19. 1

    Challenge accepted, I'll start writing more 😛

    What has been blocking me, in order to talk more about my projects, is I'm publishing things ONLY when I feel like I'm moving forward. But there are always a lot of stones in the way, and I guess talking about it is useful not only for the person writing the post, but also for others facing the same issues.

    Anyway, to whoever needs to read this: Kudos to everyone building things, publicly or not, we all know the huge effort you're putting on your project(s)! 💪🏻

  20. 1

    I've been doing it for a few weeks (months maybe?) now and there are some days that I am simply don't have anything to post.

    Every day that I don't post, I feel less motivated to post the next day, etc...

    So it's a cycle until I just stop all together.

    I'm currently at that point right now 😅

  21. 1

    It's been one and a half month that I didn't post anything. The reason is because I am very busy and it freaking takes time.

    That's why I took a step back and iterated on my content and process. I am doing an experiment where I switched from text based articles (check here http://jimzarkadas.com/behind-the-scenes) to YouTube videos.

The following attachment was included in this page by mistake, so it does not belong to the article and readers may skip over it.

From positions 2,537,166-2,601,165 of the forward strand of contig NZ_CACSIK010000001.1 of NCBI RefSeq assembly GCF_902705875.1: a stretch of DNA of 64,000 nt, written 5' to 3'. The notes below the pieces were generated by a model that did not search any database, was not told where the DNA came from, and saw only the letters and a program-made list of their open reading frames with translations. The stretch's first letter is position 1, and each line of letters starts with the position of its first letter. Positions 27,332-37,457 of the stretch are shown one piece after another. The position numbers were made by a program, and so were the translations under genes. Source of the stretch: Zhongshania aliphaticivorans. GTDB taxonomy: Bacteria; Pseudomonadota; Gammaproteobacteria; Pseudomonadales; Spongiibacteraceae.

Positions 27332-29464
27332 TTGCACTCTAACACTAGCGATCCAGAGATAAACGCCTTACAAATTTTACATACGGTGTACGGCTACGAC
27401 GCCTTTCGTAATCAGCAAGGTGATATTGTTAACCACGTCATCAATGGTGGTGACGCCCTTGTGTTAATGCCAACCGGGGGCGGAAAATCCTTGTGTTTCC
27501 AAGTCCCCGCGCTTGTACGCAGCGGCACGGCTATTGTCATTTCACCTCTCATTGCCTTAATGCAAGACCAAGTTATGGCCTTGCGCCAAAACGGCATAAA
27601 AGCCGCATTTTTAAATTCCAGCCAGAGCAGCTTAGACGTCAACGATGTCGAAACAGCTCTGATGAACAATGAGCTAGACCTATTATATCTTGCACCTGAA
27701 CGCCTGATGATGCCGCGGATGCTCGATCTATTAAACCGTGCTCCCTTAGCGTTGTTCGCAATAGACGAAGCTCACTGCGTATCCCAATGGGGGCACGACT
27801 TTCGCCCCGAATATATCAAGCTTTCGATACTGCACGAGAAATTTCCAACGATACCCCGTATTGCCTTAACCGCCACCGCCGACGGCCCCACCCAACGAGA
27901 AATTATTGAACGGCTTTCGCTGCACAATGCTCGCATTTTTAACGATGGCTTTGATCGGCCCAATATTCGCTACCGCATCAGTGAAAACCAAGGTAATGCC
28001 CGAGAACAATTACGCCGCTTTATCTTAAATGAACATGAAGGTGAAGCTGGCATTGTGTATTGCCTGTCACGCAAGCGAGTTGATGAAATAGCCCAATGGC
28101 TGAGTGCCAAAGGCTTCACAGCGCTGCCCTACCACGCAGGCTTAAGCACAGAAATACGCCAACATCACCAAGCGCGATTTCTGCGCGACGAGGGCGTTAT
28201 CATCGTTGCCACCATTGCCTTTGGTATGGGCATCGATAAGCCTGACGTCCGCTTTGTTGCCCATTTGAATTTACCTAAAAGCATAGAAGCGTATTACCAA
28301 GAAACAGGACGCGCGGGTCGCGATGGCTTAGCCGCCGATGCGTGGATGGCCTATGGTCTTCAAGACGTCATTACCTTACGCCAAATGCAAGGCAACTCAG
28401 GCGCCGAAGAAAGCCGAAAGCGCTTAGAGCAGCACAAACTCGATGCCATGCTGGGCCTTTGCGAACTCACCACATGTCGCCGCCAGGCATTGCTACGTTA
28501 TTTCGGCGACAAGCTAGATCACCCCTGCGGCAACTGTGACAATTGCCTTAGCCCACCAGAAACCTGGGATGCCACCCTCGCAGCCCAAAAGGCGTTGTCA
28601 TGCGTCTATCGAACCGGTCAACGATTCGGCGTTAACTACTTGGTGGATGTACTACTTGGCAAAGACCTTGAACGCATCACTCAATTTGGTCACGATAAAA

You may wonder, how can a video take less time than an article? :-P

    The answer is that I'll just document, film myself, express and describe how I feel and what I am building and I will create this way a collection of small daily shots. In the end of the week I ll send all these to an editor and he will create a weekly episode for me.

    At this moment I am trying to find an editor that is within my budget (500$ per month) and once I get this done, I ll start posting updates again!

  22. 1

    I am still going strong.

    I have been sharing my BS since I started BIP....añl my 7 projects have been build up in public., on twitter.

    Right now I am sharing my progress with my biggest project.


    Feel free to follow me on www.twitter.com/mike_andreuzza

  23. 1